Construction disturbs Rocky Ripple

RYAN LOVELACE | MANAGING EDITOR

Rocky Ripple residents have reacted negatively to the construction Butler University brought to their neighborhood and to the traffic that will come from the new long-term parking lot.

“The neighbors there are ready to lynch me over it,” said Rocky Ripple town council member Robert Tomey, who approved Butler’s parking plan. “Actually to the point of wanting to throw a rope around a tree.”

Stephanie, a Rocky Ripple resident who declined to provide her full name,  lives on Lester Street next to the new lot under construction. She said she’s worried about the 400 additional cars that will be using the road in front of her house.

“As a parent of a first grader, I’m really concerned about the traffic going through,” Stephanie said.

The I Lot created this fall for long-term parking has permeable asphalt because Butler sought to alleviate flooding concerns and to make the project as environmentally friendly as possible, said chief of staff Ben Hunter.

Construction workers had to dig seven to eight feet below the surface to build the lot, which brought as many as 80 trucks per hour down Lester Street, Tomey said.

Because of his failure to recognize the entire scope of the project, Tomey said he went door-to-door to apologize for the disruption that the construction had caused.

“When they [Butler] put in the lots, they didn’t give us the full scope of what was happening,” he said.

Hunter said the project received the unanimous approval by the town board, and Butler agreed to resurface Lester Street and 51st Street as part of the agreement. These streets are the only roads by which students will access the parking lot.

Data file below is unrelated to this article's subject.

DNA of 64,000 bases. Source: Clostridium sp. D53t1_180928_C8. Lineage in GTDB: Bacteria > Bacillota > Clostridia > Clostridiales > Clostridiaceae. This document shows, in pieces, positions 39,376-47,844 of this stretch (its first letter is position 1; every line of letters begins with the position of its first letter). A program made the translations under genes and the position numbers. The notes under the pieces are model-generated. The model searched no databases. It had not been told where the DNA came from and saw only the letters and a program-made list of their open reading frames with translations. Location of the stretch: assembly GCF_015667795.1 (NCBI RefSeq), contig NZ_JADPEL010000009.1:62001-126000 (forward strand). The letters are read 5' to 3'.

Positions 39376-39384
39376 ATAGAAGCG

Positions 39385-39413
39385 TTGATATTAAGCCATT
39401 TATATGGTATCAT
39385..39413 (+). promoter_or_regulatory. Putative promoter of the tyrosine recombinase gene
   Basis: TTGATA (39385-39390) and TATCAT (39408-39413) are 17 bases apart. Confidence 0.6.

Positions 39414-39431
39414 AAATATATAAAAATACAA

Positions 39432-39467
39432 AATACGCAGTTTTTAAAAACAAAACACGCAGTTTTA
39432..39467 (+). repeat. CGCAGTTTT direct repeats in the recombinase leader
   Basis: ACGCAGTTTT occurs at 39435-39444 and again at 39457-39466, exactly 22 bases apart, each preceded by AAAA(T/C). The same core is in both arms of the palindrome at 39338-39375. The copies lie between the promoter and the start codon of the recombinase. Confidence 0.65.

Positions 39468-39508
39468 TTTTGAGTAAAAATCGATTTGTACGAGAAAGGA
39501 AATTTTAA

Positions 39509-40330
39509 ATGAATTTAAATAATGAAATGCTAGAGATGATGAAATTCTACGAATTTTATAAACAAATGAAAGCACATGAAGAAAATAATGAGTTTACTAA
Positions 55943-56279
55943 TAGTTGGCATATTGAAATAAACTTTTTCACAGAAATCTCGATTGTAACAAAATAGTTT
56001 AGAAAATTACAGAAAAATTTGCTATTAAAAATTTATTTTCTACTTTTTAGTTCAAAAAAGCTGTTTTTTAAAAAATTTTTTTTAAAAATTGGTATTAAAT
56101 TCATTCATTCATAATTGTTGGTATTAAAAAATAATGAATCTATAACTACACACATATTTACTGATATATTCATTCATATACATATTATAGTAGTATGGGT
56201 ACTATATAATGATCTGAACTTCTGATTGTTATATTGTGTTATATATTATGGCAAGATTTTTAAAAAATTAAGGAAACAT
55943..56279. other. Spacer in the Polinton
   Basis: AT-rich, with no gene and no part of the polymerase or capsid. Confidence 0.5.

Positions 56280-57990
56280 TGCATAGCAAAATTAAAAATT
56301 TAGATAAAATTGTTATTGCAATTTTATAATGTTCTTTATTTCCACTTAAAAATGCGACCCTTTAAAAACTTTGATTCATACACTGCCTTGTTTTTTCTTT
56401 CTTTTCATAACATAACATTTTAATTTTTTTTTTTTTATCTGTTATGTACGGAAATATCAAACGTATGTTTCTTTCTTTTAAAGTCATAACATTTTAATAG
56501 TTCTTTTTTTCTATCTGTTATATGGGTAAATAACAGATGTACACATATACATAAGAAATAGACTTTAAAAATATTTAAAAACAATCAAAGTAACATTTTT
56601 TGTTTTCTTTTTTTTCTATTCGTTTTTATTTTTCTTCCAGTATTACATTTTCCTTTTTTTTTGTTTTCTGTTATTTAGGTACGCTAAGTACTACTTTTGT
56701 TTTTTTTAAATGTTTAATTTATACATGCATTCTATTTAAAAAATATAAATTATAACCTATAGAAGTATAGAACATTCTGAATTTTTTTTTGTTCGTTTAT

In order to assuage residents’ concerns regarding traffic, Butler offered Rocky Ripple the idea of making Lester Street a one-way street, said Rocky Ripple town council president Brad Barcom.

Barcom said he has asked residents to wait before choosing to make Lester a one-way street because he thinks they may regret making a knee-jerk decision that could force them to drive around their entire block to get home.

Stephanie said she had spoken with her neighbors about the one-way option as a tool to cut down traffic.

Lester Street has no sidewalks, which is something Stephanie said she’d like to see changed as someone who just moved into Rocky Ripple.

Barcom said he wanted to preserve Rocky Ripple as one of the only places in Indianapolis where one can play in the street without getting run over by a car.

Barcom and Tomey both said Butler’s plan to monitor students’ entrance and exit patterns to spot “frequent flyers” remains a source of hope that students will not disrupt residents’ lives.

The I Lot opened on Saturday, Hunter said.

Tomey said he wants students to exit the I Lot via 51st Street to reduce the amount of traffic along Lester and because residents are concerned with students’ driving habits.

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